The Merry Gentleman
In the pantheon of films about depressed hitmen either on their last job or on the verge of suicide, The Merry Gentleman stands tall, in the middle of the pack. Not as insightful, moving, nor funny as the William H. Macy starring Panic* or as wonderfully awful as Nicholas Cage’s foray in the remake of Bangkok Dangerous, Michael Keaton’s The Merry Gentleman is never exciting or moving or even moderately diverting.
Originally, writer Ron Lazzerati was set to direct The Merry Gentleman, but he had to drop out because of appendicitis, and Keaton took over. Perhaps as compensation, Keaton spends the entire movie in visible agony, his facial muscles struggling to provide a reaction. This makes sense given the context of the cold, disconnected contract killer, but there are no characters who do reveal more than the basics, just the standard alcoholic cop who is supposed to be the sad-sack who solves the crime while alienating the girl (and should have been played by Joe Mantegna instead of the Chris Penn-ish Tom Bastounes), but really just provides a conduit for exposition, as little as there is. The girl, and despite being a woman in her early 30’s, a girl is what she is, is another in a long line of innocent, naïve victims, with no shading or reason to be except as the center of the movie, being pursued for her purity from all sides. Kelly Macdonald, as the girl, represents total inertia, she never does anything, things happen to her and she smiles politely, unaware of the dangers around her. Only one scene, where she is approached by a man from her past, has any tension, and that’s simply because there’s no way to tell if he’s sincere about being a born again Christian, or if his self-righteousness is a ploy and he intends to kill her. Or maybe he’s a born again who wants to kill her.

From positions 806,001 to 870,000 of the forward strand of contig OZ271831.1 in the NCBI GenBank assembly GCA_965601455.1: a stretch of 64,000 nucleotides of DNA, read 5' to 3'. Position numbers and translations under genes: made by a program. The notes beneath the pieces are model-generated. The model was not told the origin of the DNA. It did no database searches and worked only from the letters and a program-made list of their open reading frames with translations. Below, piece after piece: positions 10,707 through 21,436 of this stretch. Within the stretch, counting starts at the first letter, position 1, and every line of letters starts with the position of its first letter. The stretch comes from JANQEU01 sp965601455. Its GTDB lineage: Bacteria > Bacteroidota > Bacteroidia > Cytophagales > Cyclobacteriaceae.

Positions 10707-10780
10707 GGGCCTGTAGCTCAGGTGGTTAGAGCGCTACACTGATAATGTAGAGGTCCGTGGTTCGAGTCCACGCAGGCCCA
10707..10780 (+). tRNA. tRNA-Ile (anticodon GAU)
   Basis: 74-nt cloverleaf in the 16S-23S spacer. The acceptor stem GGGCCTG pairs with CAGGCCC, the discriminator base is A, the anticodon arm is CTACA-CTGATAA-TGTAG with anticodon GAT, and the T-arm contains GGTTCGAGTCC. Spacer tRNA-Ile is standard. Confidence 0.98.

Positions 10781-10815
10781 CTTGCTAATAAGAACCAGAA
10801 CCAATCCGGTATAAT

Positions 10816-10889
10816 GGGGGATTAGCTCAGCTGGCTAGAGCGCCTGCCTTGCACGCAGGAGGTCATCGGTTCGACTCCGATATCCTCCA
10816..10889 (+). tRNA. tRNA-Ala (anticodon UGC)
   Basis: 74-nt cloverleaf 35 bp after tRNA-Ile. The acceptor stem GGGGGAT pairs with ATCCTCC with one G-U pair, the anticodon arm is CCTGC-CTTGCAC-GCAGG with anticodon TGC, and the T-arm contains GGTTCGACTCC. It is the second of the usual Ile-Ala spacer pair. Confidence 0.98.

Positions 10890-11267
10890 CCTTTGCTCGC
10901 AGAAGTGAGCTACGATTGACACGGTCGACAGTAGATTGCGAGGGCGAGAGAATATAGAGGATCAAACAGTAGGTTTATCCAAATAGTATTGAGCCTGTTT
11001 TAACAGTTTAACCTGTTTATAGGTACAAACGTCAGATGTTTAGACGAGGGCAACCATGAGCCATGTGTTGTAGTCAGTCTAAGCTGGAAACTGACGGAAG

Keaton’s job appears to be to perform his killing assignment and then chicken out on his suicidal intentions. So when he becomes Macdonald’s protector, you’d think it would develop either sexually or platonically. But all the screenplay has on its mind is to turn it into a Little Red Riding Hood situation (he even buys her a bright red coat), until the inevitable reveal of his profession. While we are shown through montage that they bond, we don’t know why, he doesn’t talk and she’s skittish and intellectually malnourished. We learn that she’s a churchgoer and she likes the idea of Christmas, and that’s it. Her one instance of spontaneity, when she brings Keaton some snacks while he’s in the hospital, and says “Nurses love rum balls… I don’t know what that means,” hints at the possible direction The Merry Gentleman could have taken if everything weren’t played so gloomy and solemn. Keaton has opportunities, but the conclusion, which he may think is open-ended, is simply unfinished. His confusion in establishing a consistent tone is undermined by the needy score, which implies a level of playfulness and uplift totally missing from the movie not to mention how much it sounds like the very specific style of Thomas Newman (who was responsible for the scores for The Shawshank Redemption and American Beauty). The Merry Gentleman plays like an undeveloped blueprint for an intimate thriller, maybe Keaton didn’t have time to turn things around. It is a slow film, which could work, if it eventually became intriguing, but all we get is a showcase for annoying people who would have nothing in their lives, if they weren’t already in a movie.
* Jason Priestley’s dopey hitman in Coldblooded also fits the mold, and despite some obvious story turns, it is an unfortunately ignored movie, with one of the great black comedy conclusions.